But nearly five years later – long enough time for a political parliamentary term, on January 29th 2019, in a scathing judgment handed down by Hon. Judges Mark Sher and Boqwana, Gihwala, was struck off the roll of attorneys. In the judgment, the learned judges found Gihwala “guilty of numerous acts of serious misconduct, committed over a period of many years, including acts which amounted to misappropriations (otherwise called ‘fraud’)”, “had unlawfully enriched himself to the tune of millions of rands” and “had been guilty of various acts of dishonesty, breach of integrity and failed in his fiduciary duties”.
We must mention that none of the aforementioned acts of theft, dishonesty and breach of integrity, were in relation to Gihwala’s tenure as co-curator of Fidentia. But as the saying goes, a leopard never changes its’ spots, hence, we thought we could give it another examination.
Fortunately for stakeholders, the original Court Order of February 2007 placing Fidentia Group under curatorship stipulated a high degree of transparency. This resulted in a requirement for regular publications of curators’ reports on the FSB (now the Financial Sector Conduct Authority or FSCA) website and the filing of the same with the Western Cape High Court. Hence, we decided to scrutinize the most recent the reports, and we were astonished at the content therein.
The curators 16th report to the high court, dated 30th January 2017 on page 39 indicates various legal billing anomalies to such an extent the curators could have a claim against Cliffe Dekker Hofmeyer (CDH) in an amount of R12,600,000. In view of such serious allegations the remaining curators instructed Fairbridges Wertheim Bekker to write to CDH and request further documents. In response, CDH denied there had been any double accounting stating, “all transactions were fully accounted for and all payments made on the instructions of the curator (in particular Dines Gihwala – read as former chairman of our the law firms) who was attending to matters at the time.”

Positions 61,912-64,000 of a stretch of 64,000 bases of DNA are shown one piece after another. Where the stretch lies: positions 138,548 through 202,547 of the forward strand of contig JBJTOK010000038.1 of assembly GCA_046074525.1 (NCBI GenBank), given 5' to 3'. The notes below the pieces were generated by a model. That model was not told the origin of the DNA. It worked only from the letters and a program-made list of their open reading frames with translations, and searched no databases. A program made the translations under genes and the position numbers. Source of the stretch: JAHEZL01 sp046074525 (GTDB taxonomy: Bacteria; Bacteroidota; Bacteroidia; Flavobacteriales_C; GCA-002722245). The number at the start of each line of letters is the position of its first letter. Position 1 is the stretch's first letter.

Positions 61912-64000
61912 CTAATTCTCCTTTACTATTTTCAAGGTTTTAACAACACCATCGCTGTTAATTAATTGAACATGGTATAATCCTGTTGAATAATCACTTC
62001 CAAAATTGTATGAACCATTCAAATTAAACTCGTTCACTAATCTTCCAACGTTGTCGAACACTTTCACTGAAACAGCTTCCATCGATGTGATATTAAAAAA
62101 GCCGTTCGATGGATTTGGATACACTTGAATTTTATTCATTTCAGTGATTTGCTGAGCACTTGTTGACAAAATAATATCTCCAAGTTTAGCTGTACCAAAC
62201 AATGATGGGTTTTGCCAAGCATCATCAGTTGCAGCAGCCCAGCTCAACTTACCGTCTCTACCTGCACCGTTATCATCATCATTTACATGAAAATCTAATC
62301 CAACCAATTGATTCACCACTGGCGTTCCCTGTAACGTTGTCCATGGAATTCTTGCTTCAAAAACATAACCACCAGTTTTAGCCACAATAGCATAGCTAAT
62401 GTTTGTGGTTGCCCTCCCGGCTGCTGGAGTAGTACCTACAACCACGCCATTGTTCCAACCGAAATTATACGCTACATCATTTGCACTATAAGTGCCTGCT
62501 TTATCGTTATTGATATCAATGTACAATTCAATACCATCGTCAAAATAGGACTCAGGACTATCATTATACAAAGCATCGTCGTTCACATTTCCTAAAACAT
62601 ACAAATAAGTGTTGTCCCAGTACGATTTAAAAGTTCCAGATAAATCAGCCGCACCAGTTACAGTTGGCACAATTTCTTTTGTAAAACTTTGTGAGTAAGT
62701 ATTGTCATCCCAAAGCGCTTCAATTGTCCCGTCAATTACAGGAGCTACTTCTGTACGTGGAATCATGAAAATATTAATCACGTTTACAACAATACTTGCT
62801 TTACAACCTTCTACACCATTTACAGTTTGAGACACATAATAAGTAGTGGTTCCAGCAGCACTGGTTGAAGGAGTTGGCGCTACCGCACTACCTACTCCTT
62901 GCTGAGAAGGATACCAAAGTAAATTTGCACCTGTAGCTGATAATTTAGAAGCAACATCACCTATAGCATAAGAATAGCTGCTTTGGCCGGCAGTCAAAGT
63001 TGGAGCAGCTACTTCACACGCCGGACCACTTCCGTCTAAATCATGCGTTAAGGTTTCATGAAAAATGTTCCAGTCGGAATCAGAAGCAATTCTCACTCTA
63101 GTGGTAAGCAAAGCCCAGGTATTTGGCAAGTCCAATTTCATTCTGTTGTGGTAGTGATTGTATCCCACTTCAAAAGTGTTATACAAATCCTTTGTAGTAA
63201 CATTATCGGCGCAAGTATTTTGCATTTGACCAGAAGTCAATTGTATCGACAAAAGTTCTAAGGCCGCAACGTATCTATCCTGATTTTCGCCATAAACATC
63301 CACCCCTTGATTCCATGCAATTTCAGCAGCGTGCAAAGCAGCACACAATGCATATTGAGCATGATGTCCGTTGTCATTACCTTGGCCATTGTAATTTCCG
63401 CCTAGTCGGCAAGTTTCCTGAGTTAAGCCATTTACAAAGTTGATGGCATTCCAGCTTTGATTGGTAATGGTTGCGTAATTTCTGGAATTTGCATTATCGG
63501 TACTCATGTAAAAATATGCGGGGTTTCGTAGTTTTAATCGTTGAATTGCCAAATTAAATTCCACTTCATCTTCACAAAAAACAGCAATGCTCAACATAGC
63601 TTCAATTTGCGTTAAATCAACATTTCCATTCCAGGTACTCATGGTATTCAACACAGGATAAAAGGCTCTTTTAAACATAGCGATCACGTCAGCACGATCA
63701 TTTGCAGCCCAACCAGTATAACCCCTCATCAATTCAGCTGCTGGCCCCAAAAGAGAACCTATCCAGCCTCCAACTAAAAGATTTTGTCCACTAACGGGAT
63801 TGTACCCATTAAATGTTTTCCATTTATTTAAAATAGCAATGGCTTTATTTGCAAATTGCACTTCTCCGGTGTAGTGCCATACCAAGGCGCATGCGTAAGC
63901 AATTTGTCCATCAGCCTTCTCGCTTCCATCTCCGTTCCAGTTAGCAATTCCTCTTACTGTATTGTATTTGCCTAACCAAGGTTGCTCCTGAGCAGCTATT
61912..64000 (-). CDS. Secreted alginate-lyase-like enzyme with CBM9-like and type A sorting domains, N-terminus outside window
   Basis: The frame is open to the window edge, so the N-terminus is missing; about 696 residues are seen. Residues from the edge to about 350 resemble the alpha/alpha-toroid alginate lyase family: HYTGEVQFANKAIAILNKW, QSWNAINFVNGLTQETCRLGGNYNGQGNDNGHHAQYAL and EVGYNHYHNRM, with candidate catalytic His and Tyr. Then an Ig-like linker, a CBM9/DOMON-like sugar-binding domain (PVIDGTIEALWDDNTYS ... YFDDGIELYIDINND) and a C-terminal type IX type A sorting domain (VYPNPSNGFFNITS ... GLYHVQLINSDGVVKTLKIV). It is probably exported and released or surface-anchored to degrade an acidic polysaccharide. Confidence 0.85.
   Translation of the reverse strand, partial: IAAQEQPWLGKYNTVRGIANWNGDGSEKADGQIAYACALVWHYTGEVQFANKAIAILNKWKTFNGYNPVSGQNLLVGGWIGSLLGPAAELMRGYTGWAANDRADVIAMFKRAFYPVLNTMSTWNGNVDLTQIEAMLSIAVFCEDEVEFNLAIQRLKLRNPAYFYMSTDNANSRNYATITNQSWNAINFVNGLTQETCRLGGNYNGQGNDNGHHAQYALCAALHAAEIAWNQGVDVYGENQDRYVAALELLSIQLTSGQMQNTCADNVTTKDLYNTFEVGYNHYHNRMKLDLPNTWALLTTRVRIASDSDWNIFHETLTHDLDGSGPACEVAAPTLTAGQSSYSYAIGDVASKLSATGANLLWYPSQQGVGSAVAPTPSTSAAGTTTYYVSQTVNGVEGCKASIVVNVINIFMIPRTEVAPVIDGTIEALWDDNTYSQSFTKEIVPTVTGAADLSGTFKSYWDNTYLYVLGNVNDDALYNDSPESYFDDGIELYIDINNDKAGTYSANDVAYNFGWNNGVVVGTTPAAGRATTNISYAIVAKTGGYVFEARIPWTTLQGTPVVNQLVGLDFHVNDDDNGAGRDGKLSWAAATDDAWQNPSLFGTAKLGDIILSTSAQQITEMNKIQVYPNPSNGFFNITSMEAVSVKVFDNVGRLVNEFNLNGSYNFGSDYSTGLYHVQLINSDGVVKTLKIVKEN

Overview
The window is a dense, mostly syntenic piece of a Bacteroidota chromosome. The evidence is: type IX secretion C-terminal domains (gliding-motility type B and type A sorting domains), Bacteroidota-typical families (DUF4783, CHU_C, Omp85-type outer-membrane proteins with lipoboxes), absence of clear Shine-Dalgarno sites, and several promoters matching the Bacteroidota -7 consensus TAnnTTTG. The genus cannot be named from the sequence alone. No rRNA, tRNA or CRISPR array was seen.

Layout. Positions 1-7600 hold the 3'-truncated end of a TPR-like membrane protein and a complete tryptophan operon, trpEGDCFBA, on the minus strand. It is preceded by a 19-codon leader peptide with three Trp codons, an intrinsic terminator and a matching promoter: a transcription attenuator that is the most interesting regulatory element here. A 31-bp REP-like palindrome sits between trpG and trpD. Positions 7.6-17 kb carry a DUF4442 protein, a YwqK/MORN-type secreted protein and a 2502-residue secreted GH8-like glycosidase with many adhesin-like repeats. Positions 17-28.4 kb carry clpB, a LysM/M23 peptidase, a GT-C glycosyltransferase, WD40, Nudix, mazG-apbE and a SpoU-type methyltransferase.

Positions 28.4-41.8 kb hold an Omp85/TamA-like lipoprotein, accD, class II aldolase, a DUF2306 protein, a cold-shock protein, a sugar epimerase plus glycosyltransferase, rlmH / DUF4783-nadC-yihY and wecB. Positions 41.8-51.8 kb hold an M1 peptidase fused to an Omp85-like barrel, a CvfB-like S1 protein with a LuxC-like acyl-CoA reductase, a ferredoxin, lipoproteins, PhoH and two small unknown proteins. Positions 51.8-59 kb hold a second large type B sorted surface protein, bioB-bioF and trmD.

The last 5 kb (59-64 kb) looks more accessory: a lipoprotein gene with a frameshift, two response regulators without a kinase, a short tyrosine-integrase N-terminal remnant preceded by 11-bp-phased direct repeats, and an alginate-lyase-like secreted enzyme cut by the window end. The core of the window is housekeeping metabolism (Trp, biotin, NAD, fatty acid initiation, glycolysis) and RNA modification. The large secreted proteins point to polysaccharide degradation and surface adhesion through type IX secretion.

The 16th report indicated the staggering sums generated by the Fidentia curatorship for Gihwala and the law firm where he was the past Chairman as R16,110,111 and R49,335,008 respectively. These amounts excluded the R3,972,000 paid to Gihwala for his consultancy fee from the Bermuda registered Global Distressed Alpha Fund 3 Partnership Limited.
The 18th curators’ report, dated 29th June 2018, indicated the potential claim of R12,600,000 against CDH is still in play and the next report to the Western Cape High Court is due by May 31st 2019. We hope to be able to peak into it when the report is filed.
Considering the fall from grace of Dines Gihwala and the evidence of his dishonesty and duplicity, isn’t it conceivable the R12,6m claim against CDH could just be a tip of the iceberg? Are allegations of past sales of Fidentia assets and properties at substantial discounts to Gihwala’s acquaintances worthy of further examination? Aren’t reports in 2007 and 2008 that beneficiaries were not receiving their stipends worthy of further investigations? Have curatorship bank statements been independently examined and analysed? Why were curators allowed by the appointing authority (FSB, now FSCA) to appoint their own legal and accounting firms?
Had these happened in the public sector, we would all be screaming for some political blood to be spilt. This makes a mockery of the pledged transparency at the time of the placement of Fidentia Group under curatorship. What is surely the point of making the reports to the high court when no efforts are in place to interrogate them?
Has the FSCA fully conducted its oversight function over various curatorships and accounted to the public or is it seriously ready to inspect the behavior of curators and act upon allegations rather than shouting in unison with them that it’s all a smear campaign? All the current commissions of enquiry (State Capture, NPA, PIC and maybe more to come) were derided years ago by their architects as smear campaigns; but considering what has been unearthed by the men and women of these commissions, the alleged smear campaign deflection by FSCA and the appointed curators will not distract us from further examinations of the availed records.